Shades that might bring serenity are ignored and abhorred. Avoidance and aversion create the combative circumstances that currently exist in a debate and within diplomacy.
Let us consider the nuances too frequently overlooked. Only days earlier, the words tripped off the tongue of John’s friend Henry. Secretary of State Kissinger avowed, “I am in favor of negotiating with Iran. And one utility of negotiation is to put before Iran our vision of a Middle East, of a stable Middle East, and our notion on nuclear proliferation at a high enough level so that they have to study it. And, therefore, I actually have preferred doing it at the Secretary of State level…”
Henry Kissinger, when asked if he thought it wise to confer at very high level at the outset, at the earliest possible moment, the long time acquaintance of Arizona Senator John McCain, said unequivocally, “Exactly!” The question might be how high? Does the answer vary if the inquiry is made before or after an partisan parleys?
A well-regarded attaché, such as Kissinger is known to be, advocated for communication between countries. His words were . . . “Initially, yes. And I always believed that the best way to begin a negotiation is to tell the other side exactly what you have in mind and what you are – what the outcome is that you’re trying to achieve so that they have something that they can react to . . . So if we go into a negotiation, we ought to have a clear understanding of what is it we’re trying to prevent. What is it going to do if we can’t achieve what we’re talking about? But I do not believe that we can make conditions for the opening of negotiations. Yet . . .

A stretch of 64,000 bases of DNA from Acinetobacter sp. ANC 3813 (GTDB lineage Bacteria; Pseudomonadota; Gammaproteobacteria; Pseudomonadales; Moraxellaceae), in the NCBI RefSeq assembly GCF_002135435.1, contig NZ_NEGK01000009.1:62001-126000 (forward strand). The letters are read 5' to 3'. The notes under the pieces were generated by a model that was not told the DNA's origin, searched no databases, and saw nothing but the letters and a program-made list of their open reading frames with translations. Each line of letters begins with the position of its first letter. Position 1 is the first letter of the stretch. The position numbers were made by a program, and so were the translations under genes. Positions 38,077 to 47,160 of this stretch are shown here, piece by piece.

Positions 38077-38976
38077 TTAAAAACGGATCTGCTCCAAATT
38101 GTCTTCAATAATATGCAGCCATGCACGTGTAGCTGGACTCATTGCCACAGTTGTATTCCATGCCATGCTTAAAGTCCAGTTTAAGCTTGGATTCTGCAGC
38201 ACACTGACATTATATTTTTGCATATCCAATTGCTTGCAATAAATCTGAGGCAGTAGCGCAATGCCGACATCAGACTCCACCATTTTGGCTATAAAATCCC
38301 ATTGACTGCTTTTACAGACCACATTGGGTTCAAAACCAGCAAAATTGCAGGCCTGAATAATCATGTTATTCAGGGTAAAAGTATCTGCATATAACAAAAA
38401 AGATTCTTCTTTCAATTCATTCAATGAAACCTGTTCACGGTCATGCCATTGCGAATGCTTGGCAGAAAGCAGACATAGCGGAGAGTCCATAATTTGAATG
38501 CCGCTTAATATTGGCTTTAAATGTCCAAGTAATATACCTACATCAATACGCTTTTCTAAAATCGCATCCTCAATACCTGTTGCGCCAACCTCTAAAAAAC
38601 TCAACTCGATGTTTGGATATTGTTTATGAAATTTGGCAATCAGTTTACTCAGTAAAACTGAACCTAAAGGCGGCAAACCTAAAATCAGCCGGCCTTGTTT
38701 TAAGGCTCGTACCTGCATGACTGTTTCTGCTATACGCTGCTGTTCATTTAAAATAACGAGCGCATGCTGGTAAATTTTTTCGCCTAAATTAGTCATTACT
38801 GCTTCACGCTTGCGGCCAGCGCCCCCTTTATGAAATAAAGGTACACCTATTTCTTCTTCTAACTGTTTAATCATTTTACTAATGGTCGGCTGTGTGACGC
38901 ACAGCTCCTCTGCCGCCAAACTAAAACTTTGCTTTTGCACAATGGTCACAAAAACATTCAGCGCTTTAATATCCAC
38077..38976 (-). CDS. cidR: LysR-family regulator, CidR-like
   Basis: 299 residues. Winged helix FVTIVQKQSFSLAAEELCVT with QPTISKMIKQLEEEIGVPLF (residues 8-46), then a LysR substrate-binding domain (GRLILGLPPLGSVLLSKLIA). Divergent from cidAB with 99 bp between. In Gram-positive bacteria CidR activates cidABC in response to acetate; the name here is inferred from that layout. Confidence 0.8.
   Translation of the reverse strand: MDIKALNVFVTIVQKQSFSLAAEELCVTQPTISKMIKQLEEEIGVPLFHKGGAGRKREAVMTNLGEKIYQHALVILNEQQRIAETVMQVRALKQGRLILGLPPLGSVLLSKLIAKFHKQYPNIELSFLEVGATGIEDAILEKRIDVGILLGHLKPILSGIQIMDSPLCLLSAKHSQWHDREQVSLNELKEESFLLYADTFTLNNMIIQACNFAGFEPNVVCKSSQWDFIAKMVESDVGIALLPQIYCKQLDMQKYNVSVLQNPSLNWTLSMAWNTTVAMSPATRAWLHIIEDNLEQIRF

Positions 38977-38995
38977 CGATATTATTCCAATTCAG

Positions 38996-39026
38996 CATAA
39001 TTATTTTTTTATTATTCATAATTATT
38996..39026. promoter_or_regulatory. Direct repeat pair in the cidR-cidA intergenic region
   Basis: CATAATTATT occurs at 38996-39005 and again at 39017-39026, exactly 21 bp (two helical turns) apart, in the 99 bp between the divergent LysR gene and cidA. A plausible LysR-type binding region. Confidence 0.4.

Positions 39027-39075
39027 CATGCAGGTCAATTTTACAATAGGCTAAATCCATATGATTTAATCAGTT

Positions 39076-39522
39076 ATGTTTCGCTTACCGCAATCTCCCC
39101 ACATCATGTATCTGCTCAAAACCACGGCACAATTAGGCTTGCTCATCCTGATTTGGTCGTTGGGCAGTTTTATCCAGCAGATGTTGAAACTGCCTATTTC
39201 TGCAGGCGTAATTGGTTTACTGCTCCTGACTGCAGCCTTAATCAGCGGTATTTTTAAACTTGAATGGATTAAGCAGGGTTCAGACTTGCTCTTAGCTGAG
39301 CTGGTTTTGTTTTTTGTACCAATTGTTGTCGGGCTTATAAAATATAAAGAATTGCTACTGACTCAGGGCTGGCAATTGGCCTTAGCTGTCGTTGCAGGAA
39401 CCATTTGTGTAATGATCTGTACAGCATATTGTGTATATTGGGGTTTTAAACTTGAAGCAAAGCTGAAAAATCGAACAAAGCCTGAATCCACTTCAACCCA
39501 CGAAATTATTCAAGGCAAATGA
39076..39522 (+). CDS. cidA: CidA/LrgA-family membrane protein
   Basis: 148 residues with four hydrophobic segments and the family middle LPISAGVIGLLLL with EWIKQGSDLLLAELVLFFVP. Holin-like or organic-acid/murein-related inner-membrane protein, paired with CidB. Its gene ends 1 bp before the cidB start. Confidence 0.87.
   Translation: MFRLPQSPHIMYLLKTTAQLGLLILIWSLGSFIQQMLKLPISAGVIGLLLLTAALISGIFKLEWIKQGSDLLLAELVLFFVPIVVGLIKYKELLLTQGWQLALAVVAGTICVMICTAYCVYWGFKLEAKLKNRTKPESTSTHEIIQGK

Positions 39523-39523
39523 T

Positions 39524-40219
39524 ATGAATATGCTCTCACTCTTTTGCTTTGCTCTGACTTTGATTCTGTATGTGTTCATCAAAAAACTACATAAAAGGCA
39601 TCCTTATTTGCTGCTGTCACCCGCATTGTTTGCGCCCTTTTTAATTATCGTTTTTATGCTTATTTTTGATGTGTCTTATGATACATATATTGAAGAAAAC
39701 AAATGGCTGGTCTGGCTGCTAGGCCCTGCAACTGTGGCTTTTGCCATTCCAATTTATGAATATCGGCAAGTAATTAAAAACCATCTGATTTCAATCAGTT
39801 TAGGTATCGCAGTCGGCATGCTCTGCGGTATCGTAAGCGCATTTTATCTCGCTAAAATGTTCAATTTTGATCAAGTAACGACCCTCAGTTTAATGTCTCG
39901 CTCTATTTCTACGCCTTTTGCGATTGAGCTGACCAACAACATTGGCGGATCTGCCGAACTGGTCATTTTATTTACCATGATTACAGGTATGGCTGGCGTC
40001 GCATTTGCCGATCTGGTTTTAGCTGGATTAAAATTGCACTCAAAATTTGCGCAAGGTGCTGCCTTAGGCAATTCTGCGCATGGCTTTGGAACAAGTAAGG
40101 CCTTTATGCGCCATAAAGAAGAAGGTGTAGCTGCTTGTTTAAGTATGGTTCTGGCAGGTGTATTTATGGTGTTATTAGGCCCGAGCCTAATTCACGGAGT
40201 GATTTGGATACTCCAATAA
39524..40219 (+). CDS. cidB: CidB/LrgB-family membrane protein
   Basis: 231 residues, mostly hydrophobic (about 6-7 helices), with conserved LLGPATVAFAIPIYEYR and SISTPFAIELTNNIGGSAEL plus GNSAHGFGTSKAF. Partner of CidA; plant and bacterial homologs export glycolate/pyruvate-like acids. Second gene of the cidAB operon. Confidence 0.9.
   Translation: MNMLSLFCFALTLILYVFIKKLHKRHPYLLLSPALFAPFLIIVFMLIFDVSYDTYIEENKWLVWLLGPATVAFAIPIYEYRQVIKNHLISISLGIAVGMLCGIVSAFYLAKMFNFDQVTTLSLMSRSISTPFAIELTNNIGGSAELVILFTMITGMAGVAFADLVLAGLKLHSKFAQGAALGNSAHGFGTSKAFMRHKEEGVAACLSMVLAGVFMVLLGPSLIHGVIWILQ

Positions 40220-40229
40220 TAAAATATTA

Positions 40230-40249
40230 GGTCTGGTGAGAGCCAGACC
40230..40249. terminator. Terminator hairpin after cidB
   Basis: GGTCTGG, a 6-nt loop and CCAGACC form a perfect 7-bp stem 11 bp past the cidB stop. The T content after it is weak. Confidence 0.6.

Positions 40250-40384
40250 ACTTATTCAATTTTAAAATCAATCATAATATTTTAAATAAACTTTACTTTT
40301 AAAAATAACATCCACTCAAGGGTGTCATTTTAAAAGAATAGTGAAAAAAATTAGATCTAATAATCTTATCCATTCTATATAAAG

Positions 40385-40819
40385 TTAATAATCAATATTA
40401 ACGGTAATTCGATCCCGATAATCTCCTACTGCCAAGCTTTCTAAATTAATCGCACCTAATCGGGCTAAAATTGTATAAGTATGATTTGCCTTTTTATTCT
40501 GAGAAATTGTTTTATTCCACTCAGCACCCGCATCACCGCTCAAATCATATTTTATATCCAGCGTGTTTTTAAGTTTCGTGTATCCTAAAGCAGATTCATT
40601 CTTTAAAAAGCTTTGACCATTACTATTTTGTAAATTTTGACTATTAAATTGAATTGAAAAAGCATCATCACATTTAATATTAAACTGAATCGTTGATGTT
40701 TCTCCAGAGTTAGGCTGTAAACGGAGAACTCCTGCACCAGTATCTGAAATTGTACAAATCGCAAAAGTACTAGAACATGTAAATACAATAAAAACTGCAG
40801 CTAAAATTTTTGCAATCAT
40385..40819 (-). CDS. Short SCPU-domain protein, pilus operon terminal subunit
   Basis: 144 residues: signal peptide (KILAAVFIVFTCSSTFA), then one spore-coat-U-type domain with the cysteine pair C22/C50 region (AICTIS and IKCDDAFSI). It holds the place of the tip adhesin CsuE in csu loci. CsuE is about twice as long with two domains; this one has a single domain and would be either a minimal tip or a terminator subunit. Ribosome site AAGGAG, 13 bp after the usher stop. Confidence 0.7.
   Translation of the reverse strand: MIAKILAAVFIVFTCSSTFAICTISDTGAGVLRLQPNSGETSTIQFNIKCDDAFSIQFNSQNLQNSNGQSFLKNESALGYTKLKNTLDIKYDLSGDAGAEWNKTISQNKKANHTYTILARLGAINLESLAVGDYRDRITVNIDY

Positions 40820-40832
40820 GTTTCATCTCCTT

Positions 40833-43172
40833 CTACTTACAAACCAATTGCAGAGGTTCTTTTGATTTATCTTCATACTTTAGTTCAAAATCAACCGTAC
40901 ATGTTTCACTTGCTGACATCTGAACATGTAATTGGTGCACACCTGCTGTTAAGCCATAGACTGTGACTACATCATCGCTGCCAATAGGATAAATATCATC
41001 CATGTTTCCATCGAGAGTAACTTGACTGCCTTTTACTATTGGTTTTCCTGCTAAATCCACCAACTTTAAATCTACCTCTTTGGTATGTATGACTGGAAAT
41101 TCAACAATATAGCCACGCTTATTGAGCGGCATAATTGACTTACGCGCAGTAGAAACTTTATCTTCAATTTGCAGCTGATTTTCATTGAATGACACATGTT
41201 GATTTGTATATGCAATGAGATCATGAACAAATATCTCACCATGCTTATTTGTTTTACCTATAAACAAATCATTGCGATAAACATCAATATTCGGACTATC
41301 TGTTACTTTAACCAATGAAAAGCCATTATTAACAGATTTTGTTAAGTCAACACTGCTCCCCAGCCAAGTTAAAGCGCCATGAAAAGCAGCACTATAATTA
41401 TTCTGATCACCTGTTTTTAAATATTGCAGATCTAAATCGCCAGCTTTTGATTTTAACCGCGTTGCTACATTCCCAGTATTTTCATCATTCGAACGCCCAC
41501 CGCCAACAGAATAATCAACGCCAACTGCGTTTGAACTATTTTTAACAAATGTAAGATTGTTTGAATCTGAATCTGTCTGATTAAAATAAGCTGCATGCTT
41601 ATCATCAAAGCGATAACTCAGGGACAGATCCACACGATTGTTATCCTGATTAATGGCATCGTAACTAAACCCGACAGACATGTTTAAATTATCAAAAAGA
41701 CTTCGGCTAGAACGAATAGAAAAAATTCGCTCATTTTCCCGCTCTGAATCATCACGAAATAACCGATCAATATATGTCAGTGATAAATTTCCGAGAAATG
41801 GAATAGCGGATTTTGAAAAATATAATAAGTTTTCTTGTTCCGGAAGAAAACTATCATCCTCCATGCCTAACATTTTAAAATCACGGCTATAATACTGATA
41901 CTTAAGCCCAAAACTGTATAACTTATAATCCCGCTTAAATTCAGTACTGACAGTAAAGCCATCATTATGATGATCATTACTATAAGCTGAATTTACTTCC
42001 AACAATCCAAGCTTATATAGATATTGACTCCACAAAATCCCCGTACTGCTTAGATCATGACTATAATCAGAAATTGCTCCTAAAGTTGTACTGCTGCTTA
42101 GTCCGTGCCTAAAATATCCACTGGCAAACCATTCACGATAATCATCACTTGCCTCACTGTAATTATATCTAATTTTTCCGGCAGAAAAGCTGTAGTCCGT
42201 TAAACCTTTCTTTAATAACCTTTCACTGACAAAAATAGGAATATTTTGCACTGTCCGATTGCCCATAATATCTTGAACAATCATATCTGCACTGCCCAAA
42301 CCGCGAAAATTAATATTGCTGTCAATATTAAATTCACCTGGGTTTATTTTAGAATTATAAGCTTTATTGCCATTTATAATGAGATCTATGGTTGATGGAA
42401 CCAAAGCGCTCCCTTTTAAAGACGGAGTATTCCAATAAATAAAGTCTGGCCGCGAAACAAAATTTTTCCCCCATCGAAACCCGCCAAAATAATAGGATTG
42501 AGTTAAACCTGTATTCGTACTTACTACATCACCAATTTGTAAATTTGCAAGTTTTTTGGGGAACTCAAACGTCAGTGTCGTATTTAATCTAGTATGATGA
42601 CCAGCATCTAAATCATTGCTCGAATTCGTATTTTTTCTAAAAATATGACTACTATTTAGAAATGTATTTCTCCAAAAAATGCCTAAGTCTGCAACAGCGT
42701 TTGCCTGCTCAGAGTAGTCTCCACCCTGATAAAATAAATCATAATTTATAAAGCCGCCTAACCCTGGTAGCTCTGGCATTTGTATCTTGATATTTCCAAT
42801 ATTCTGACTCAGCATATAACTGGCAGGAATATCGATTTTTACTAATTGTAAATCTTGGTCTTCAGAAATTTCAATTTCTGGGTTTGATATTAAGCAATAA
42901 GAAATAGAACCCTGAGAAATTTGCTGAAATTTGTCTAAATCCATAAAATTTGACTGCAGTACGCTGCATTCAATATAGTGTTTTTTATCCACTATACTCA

Apparently, contrary to John McCain, who appeared angered by the perception that his pal might have professed as he did, Henry Kissinger thinks it best to put forth the American vision of a stable Middle East, or did.
The Statesman, in an earlier recorded conference with fellow former Secretaries of States expressed a belief that if positions are presented in person, there is an opportunity to study proposals. The suggestion is, people can come to terms if the terms are stated in a manner that allows for discussion.